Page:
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Series: Automated Software Testing

About this series

Originally in workshop-format, these articles should help anyone new to automated software testing to get started, and also to dive deeper.

This series is aimed at different levels of software engineers, starting at beginner-friendly, up to intermediate-to-advanced. However, a basic understanding of concepts of programming is assumed in most articles.

I try to keep this series programming-language agnostic. The occassional code example will be simple enough to understand from any programming background. If not, please tell me and I'll include a second, or a better one!

The Basics

  1. What is Automated Software Testing and why should you do it?
  2. The proper refactoring workflow
  3. A minimal testing-exampleand what can be improved
  4. Test GranularitiesUnit-, Integration- and End-to-End Tests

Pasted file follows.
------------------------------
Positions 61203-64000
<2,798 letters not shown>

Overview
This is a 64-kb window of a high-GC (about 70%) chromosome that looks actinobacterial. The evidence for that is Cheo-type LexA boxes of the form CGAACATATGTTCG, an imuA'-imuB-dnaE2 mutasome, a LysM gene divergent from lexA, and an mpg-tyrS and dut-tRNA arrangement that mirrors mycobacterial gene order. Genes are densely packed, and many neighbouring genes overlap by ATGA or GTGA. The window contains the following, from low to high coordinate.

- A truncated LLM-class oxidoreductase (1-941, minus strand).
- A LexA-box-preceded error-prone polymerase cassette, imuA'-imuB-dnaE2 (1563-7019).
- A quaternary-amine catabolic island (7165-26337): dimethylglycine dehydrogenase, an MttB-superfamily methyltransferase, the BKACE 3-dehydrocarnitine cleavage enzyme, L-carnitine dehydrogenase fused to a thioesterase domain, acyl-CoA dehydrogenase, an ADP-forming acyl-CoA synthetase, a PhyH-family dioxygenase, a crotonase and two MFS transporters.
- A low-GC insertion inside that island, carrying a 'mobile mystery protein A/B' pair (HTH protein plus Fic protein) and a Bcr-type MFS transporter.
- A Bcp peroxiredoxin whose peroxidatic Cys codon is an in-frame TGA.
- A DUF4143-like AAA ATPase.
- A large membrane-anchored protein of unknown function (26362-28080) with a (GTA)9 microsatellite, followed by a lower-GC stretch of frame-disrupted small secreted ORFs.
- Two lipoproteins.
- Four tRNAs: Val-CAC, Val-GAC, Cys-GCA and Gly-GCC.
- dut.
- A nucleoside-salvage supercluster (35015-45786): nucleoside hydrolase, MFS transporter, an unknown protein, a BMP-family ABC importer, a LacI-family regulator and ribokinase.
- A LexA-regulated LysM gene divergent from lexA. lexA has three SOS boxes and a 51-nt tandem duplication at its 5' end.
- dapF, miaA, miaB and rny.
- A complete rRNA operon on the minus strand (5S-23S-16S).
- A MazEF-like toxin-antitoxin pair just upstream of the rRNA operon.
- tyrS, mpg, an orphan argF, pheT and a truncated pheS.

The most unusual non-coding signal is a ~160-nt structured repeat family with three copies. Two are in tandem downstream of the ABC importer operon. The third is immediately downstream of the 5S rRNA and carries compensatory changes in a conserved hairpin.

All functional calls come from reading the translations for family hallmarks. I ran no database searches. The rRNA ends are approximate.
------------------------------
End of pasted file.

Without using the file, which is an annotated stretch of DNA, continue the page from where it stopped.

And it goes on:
5. The three parts of any testGiven, When, Then or Arrange, Act, Assert
  6. When should tests be executed?
  7. Test-Driven-Developmentand Ping-Pong pair programming
  8. Black-box vs. White-box Testing
  9. Test Doubles: Mocks, Stubs, Spies
  10. The concept of testabilityor: How to write testable code
  11. Stuff that you should know but doesn't deserve it's own article (yet?)A small glossary and rules of thumb
  12. What's enough?or: When should you stop writing tests?
    1. Test CoverageMeasuring test-suite usefulness
  13. Testing Workflows
    1. Regression TestingMaking sure you only have to fix that bug once
    2. Bug Hunting / Test-DebuggingAn alternative to classic step-by-step-debugging and console.log-ing

Intermediate/Advanced

  1. User Interface Testing
    1. Screenshot Testing
    2. DOM and Snapshot Testing
  2. Pattern: Dependency Injection
    1. How does Dependency Injection help with testing?
  3. The issue with Test Coverageor: Why mutation testing is awesome
  4. Smoke Tests